15. Adding in partials for a guitar ASA Demo28b In order • fundamental • 2rd harmonic • 3rd harmonic • 4th harmonic • 5th and 6th harmonic • 7th and 8th harmonic • 9th, 10th and 11th harmonic • Remainder

  16. What are the characteristics of sounds used for music?

  17. Properties of musical sounds • Composed of tones, not a lot of broad band noise • Overtones are nearly harmonic ---Lots of exceptions to the above rules A rich musical sound has a strong set of tones in the vocal formant region -- Combining instruments with different timbres

  18. Timbre classification in terms of spectrum only

  19. Timbre continued

  20. Timbre classification and sound excitation Harmonic spectrum: strings – chordophones, string is vibrating winds – areophones, column of air is vibrating Richer tone made by ensuring high frequency overtones are present in spectrum. Spectral envelope for guitar, piano, violin affected by resonating chamber Temporal envelope: plucking vs hammer vs friction excitation: guitar vs piano vs violin

  21. Timbre classification and sound excitation Non-harmonic spectrum: Ideophones: Solid object vibrating: e.g., marimba, xylophone, bells, gongs, forks Membranophones: membrane vibrating: drums Richer tone made by tuning overtones, ensuring that many overtones are present, coupling motion of vibrating object to resonating chamber

  22. Timber and Transposition • High and low tones from a musical instrument do not have the same relative spectrum. • Low notes on the piano have week fundamentals whereas high notes have strong ones • ASA Demo30 shifting the spectrum of a bassoon down

  23. Timbre depends on frequency • First tone has partials 1,2,3,4,5 • Second tone has partials 1,3,5,7,9 • Difference in timbre depends on frequency of fundamental • Butler demo 3.5a

  24. The effect of Tone Envelope on Timbre ASA demo29 Piano envelope is normally decaying but here it is reversed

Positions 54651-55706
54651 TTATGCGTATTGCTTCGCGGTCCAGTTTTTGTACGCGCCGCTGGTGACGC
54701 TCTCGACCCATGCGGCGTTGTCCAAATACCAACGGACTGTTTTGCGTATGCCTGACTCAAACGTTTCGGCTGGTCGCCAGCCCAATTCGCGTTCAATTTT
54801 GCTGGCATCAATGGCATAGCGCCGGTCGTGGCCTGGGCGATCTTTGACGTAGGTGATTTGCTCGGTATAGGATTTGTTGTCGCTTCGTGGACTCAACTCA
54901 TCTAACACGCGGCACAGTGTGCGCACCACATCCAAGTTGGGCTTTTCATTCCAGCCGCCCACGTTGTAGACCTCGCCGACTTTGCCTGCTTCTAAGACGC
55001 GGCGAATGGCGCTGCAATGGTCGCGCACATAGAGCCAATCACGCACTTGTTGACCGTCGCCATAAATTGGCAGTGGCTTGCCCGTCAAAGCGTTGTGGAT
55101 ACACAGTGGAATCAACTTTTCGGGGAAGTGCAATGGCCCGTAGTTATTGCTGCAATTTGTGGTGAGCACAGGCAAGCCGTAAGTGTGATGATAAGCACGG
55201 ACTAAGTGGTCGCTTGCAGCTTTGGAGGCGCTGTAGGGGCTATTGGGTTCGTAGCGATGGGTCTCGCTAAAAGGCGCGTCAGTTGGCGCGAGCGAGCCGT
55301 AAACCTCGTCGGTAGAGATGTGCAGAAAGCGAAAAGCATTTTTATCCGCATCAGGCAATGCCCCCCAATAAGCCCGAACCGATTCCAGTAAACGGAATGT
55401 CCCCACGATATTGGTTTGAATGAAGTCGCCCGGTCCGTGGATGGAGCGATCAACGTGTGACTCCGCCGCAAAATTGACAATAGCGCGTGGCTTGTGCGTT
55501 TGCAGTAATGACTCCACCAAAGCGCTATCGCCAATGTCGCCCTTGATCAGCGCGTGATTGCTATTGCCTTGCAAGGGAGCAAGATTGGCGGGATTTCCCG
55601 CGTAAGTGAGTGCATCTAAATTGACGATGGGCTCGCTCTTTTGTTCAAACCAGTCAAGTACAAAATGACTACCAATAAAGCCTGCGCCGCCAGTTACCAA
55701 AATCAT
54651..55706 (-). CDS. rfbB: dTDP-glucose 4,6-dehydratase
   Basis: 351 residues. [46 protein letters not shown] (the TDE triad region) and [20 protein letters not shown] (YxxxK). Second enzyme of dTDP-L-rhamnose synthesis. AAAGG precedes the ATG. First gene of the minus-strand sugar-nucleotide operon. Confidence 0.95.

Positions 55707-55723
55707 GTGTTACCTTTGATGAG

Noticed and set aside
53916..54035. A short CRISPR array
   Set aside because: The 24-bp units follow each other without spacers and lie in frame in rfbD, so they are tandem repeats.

25. Tones and Tuning Stretched The scale can be stretched The partials can be stretched Here are examples of all 4 combinations --pure harmonics and normal scale -- scale stretched -- partials stretched -- stretched harmonics and scale 1 octave=2.1 ASA demo 31

  26. Changes in TimbreThe singer’s “formant” The normal 3 formants are brought close together to form a broad spectral peak between 2500-4000Hz Cook demo 42 Singing with and without the singer’s formant spectrum with singer’s format spectrum without

  27. Changes in timbre with vocal effort Cook demo #78 • Successive vocal tones, amplitude only turned down • Same as a) but high end of spectrum is also turned down, as would happen for decreasing effort • Same as b) but with additional reverb that is held constant so voice sounds like it is getting quieter in a fixed location • Same as a) but with increasing reverb so the voice sounds as if it is getting further away

  28. Discussion • What accounts for the differences in timbre for oboes, clarinets, flutes and horns? • Strings vs winds? • Piano vs violin? • Acoustic vs classical guitar?

  29. More Discussion • Evolution of sound synthesis: What properties let you know that the music or sounds are synthesized? • How can we tell? • Is there a body of psychoacoustic tests on how big a change is required before we notice a timbre change? • Sound synthesis: a lack of quantitative measures of how well timbre is matched with computerized sound synthesis?

  30. Terms Introduced • Timbre space and popular choices for their dimensions Reading: • Butler chapter 8 • Hopkins chap 1